|MADSEN-BOUTERSE, SALLY - Washington State University
|DASSANAYAKE, ROHANA - Washington State University
|O'ROURKE, KATHERINE - Washington State University
Submitted to: Journal of General Virology
Publication Type: Peer Reviewed Journal
Publication Acceptance Date: 4/14/2015
Publication Date: 4/17/2015
Citation: Schneider, D.A., Madsen-Bouterse, S.A., Zhuang, D., Truscott, T.C., Dassanayake, R.P., O'Rourke, K.I. 2015. The placenta shed from goats with classical scrapie is infectious to goat kids and lambs. Journal of General Virology. doi: 10.1099/vir.0.000151.
Interpretive Summary: Sheep and goats are frequently raised together and both are susceptible to the prion disease, “classical scrapie”. Lambing time is known to play a key role in natural disease transmission amongst sheep, with the shed placenta being particularly important. Goats may serve as a scrapie reservoir relevant to sheep but scientific information regarding events associated with kidding are not available. In this study, we demonstrate that the placenta shed from a goat with naturally acquired classical scrapie disease contained prions infectious to newborn sheep when exposed by the oral route. This study thus positively identifies the placenta of goats as a tissue capable of harboring prions that are infectious to sheep and by which sheep can become infected with classical scrapie by a route of natural exposure.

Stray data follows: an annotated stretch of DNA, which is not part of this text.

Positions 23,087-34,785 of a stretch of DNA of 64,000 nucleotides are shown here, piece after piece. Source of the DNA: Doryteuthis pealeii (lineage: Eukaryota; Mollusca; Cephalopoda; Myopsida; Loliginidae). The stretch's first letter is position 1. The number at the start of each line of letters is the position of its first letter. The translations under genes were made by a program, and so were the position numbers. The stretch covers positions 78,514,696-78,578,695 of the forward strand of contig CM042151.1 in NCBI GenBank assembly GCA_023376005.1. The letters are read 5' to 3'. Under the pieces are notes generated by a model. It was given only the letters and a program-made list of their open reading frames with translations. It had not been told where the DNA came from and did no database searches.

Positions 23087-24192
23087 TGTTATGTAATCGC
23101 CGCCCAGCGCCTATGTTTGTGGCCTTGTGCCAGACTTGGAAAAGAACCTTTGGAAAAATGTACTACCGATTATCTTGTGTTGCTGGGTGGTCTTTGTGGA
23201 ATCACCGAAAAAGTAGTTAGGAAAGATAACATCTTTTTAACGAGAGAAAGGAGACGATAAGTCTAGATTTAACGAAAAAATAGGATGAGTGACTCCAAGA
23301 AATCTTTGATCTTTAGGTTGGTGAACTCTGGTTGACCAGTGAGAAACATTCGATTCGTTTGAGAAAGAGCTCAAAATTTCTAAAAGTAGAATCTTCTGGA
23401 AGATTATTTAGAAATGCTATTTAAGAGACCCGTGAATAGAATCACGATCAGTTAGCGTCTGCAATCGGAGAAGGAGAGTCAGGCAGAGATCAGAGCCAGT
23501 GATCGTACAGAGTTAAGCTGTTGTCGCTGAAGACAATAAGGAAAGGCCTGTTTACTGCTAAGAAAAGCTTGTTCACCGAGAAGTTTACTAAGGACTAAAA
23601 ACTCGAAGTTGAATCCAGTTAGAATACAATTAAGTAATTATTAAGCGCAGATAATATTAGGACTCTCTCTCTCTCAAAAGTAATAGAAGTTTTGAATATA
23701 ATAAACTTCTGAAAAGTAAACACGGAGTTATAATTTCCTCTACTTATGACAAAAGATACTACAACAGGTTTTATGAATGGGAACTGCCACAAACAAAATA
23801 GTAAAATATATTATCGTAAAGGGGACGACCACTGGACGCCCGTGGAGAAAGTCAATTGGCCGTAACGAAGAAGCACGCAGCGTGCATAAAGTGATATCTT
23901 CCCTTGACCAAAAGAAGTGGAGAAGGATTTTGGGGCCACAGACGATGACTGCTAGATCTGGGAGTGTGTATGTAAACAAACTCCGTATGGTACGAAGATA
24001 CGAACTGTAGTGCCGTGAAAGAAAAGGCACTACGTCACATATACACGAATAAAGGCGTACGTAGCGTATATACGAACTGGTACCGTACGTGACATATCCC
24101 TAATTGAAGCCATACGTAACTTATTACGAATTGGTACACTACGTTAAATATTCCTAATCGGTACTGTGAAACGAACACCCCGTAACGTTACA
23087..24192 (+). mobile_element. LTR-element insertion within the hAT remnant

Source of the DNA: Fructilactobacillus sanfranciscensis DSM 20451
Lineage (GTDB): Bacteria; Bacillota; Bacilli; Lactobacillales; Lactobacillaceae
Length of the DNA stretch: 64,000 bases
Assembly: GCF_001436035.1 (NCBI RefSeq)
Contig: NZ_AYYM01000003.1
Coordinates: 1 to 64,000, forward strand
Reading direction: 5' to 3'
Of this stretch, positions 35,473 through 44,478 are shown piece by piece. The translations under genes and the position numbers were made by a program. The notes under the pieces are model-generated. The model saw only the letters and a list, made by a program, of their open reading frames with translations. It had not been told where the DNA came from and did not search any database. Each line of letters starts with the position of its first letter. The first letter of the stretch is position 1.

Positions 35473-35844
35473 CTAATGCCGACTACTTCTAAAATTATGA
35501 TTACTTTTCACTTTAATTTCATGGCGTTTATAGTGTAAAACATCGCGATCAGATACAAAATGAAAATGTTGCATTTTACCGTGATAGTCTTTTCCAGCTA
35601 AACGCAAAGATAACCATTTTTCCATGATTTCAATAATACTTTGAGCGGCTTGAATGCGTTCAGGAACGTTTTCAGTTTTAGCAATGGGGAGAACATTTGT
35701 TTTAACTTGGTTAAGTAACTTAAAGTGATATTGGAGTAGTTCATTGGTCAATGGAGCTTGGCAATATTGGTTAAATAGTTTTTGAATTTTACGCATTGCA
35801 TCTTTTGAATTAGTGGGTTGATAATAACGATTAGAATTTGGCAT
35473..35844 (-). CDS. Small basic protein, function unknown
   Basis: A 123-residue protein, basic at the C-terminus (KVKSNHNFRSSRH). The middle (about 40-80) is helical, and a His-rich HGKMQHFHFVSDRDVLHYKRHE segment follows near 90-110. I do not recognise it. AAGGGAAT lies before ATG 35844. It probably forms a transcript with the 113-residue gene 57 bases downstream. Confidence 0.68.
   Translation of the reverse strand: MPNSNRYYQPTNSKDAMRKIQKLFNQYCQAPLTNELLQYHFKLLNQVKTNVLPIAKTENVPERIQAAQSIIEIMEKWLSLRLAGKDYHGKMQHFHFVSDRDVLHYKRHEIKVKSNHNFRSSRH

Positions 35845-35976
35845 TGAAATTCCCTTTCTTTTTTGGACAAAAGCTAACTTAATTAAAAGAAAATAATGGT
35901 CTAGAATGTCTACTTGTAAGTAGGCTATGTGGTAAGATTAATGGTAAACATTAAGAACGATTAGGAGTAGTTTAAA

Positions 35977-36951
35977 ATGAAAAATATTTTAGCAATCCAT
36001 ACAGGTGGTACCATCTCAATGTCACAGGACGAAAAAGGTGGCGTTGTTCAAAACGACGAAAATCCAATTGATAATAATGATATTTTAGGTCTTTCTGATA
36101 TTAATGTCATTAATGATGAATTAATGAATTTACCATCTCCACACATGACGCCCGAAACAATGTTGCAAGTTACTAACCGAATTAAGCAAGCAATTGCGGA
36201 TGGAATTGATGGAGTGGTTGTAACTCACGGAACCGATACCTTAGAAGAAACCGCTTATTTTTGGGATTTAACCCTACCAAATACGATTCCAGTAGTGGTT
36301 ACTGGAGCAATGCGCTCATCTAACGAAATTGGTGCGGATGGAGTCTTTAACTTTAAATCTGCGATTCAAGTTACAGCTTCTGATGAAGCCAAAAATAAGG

Technical Abstract: Classical scrapie is a natural prion disease of sheep in which the immediate postpartum period and, in particular, the placenta have long been known to play key roles in natural horizontal transmission. Goats, too, are a natural host of classical scrapie and are frequently raised with sheep; but the potential routes of natural transmission from goats to sheep have not been studied. We have recently demonstrated that the placenta of goats with classical scrapie accumulates much less of the disease-associated prion protein, PrP-Sc, in comparison to that which accumulates in the placenta of sheep. Thus, relevant to mixed-herd management practices and scrapie-eradication efforts worldwide, we sought to determine if the placenta shed from goats contains prions infectious to sheep. In the present study, a pooled homogenate inoculum was made from cotyledons freshly collected from the placenta shed from a clinical goat with naturally-acquired classical scrapie. PrP-Sc was detected in cotyledons by western blot and ELISA analyses but was approximately 300-fold less concentrated than that detected in the donor goat brain. Four recipient lambs were homozygous for the scrapie-susceptible allele coding for valine at codon 136. The lambs were derived from a scrapie-free source flock, at 48-72 hour of age were inoculated per os with the equivalent of 3-4 grams cotyledon tissue, and were hand-raised in an isolation facility. Standard antemortem biopsy and PrP-Sc immunohistochemistry were used to monitor progression of infection. PrP-Sc was not detected in biopsies of the rectal mucosa at 6 months of age but was detected in one lamb by 12 months of age. Important to the management of mixed-herds and scrapie-eradication programs, this finding confirms that the placenta of goats with classical scrapie, despite rather sparse accumulation of PrP-Sc, can contain prions that are infectious to susceptible sheep when exposed by a likely and natural route.